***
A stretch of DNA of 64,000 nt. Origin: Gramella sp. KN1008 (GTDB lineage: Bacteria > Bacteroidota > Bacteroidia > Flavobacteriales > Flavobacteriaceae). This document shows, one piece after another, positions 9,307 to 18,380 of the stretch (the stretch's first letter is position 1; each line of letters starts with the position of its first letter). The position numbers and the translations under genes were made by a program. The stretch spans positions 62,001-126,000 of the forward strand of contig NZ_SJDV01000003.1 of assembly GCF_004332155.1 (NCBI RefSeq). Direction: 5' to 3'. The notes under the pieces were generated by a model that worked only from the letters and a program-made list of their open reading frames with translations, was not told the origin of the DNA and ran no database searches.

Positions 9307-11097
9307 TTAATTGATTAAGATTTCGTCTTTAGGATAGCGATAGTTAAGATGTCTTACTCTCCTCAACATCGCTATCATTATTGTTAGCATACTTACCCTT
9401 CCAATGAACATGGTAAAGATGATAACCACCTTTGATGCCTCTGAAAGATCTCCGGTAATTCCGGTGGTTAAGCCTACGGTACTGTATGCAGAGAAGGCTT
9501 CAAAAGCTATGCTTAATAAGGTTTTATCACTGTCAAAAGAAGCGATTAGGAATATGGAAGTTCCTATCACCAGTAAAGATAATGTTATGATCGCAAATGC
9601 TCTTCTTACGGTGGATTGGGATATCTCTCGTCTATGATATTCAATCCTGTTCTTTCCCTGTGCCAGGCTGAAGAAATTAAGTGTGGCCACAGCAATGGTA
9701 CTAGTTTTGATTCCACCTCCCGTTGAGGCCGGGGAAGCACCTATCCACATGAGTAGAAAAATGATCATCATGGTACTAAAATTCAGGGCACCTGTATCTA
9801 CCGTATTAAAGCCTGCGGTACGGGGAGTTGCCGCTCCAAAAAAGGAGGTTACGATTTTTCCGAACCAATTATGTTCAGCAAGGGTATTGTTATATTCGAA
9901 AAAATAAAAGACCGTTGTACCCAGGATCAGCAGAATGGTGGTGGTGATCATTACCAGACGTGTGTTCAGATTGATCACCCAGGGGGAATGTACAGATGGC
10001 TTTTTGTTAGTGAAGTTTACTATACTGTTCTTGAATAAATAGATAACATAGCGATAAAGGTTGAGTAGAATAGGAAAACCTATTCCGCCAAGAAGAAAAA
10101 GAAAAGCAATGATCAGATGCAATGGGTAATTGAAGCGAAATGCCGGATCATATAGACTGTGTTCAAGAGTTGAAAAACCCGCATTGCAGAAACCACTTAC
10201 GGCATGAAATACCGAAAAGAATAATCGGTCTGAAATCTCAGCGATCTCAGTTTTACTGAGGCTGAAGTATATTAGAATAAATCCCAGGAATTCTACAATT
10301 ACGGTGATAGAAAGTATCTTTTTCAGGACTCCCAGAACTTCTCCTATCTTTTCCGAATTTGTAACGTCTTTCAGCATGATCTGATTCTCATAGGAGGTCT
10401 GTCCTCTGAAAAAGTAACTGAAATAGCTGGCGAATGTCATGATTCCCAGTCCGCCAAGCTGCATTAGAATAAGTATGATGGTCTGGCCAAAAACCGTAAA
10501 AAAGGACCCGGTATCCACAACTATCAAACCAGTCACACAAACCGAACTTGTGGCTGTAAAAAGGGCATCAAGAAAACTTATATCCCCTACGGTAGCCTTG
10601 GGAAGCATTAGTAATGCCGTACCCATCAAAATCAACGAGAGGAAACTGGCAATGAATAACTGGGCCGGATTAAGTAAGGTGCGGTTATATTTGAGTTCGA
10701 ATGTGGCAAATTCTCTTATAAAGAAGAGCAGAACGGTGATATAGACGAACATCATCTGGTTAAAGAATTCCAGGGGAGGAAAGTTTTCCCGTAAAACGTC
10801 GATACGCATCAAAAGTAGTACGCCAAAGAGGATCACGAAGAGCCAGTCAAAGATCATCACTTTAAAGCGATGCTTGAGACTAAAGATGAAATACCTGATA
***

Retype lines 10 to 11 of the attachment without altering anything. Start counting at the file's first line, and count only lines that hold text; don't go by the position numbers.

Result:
10001 TTTTTGTTAGTGAAGTTTACTATACTGTTCTTGAATAAATAGATAACATAGCGATAAAGGTTGAGTAGAATAGGAAAACCTATTCCGCCAAGAAGAAAAA
10101 GAAAAGCAATGATCAGATGCAATGGGTAATTGAAGCGAAATGCCGGATCATATAGACTGTGTTCAAGAGTTGAAAAACCCGCATTGCAGAAACCACTTAC